Village worker compensation study explained

RANTOUL — The village board heard a presentation on an employee classification and compensation study and passed a new budget at a special meeting last week.

Joellen Earl, with GovHR USA, said she and two consultants looked at all village employee positions “and where they relate to each other.”

“We did a compensation survey that took in many counties in this part of the state and a little beyond,” Earl said.

The goal was to come up with a new compensation and classification plan for the village after comparing them with several other communities of like size.

“I came on site and had meetings with employees to describe the study and hand out questionnaires they had to complete,” Earl told the board.

The job evaluation includes nine factors, ranging from education and work experience to working conditions.

“Some jobs might need a higher level of education; some might have more intense working conditions than others,” Earl said.

The classification plan includes 10 grades ranging from entry level to supervisory.

Village Administrator Jeff Fiegenschuh said the goal “is to get everyone within 3 percent of the new rate range.”

He said a majority of the employees are below the 50th percentage rate range. No one was above. Fiegenschuh said the village has had employees leave due to pay level.

Budget approved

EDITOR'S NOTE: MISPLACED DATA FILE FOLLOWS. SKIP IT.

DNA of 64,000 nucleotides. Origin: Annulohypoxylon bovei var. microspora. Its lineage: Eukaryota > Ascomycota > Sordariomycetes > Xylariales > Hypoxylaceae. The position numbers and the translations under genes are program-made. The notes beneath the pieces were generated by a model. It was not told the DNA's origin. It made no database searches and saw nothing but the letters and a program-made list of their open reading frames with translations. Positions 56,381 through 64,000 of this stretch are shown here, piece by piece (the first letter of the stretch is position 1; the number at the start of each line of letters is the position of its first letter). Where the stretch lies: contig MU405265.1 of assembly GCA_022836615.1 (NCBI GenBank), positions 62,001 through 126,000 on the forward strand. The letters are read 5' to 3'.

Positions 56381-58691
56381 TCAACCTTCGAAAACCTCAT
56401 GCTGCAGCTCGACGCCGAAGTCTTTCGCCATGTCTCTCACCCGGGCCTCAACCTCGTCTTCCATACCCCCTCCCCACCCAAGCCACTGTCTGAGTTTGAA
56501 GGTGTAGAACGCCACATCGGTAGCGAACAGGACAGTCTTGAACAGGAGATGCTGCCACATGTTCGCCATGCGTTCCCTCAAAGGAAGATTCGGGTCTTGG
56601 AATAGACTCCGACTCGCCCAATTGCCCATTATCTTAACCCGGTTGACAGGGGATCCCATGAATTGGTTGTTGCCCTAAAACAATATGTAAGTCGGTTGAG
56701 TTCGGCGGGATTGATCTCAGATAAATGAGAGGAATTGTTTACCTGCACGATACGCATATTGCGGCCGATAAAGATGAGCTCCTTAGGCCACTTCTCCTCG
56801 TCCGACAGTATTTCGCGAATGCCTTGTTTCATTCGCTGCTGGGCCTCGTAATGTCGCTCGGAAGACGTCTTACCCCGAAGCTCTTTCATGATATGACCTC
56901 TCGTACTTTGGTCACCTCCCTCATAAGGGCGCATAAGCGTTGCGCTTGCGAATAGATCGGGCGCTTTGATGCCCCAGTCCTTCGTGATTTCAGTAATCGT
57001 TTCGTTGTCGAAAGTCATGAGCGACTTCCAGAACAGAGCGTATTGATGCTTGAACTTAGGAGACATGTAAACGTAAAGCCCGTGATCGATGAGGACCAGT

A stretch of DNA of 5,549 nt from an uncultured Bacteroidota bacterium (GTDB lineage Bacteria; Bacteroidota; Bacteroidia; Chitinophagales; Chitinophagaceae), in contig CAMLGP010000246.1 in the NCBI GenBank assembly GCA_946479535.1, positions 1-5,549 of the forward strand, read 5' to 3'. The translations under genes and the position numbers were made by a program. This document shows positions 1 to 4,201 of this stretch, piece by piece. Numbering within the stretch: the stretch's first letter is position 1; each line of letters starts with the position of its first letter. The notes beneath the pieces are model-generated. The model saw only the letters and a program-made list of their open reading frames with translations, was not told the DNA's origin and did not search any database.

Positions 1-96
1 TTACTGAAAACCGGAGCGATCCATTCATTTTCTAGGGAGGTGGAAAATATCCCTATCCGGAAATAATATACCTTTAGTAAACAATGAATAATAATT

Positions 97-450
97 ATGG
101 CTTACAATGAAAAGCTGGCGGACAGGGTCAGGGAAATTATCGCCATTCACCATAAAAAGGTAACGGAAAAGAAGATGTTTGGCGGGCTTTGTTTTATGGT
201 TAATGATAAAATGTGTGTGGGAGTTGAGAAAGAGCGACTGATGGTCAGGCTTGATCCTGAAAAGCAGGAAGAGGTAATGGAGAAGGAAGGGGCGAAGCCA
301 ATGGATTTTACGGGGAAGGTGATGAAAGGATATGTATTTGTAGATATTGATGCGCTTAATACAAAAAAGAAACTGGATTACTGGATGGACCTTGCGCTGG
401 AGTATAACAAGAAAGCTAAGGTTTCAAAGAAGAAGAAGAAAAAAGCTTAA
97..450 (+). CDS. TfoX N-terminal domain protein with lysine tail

The board approved the fiscal year 2017-18 budget, which is balanced.

Fiegenschuh said the village was able to absorb increased costs from the corporate (general fund) side.

Village trustee Gary Wilson said he received 24 calls from people asking why the village had called a special meeting to approve the budget “instead of next month.”

Fiegenschuh said he asked that the special meeting be held.

“I wanted to take the politics out of this,” he said.

“The budget can’t wait until the next board is sworn in. The new board (with a majority) could amend the budget.”

Fiegenschuh said “there is nothing sneaky going on here. I am trying to keep this out of the political (arena).”

The administrator said the village held a public hearing on the budget, and no one besides two village board candidates attended.

Fiegenschuh said every major fund is lower than it was last year, and he is not recommending any additional fee increases.

Three staff positions are open, and those duties will be taken care of internally.

The budget expenditures total about $41.5 million, with about $600,000 of that amount going to current capital improvement projects.

Anticipated revenue was placed at $42.238 million.

The corporate (general) fund totaled a little more than $9.05 million. The fund supports many of the village’s day-to-day operations.

In looking ahead, Fiegenschuh said the village will need to address several fiscal matters in the future, including a flat equalized assessed valuation, higher police pension costs, flat sales tax revenues, the village’s higher consolidated property tax rate, which at $11.87 per $100 EAV is the highest in the county, continued state of Illinois budget issues and possible funding cuts to local government distributive fund reimbursements from the state.


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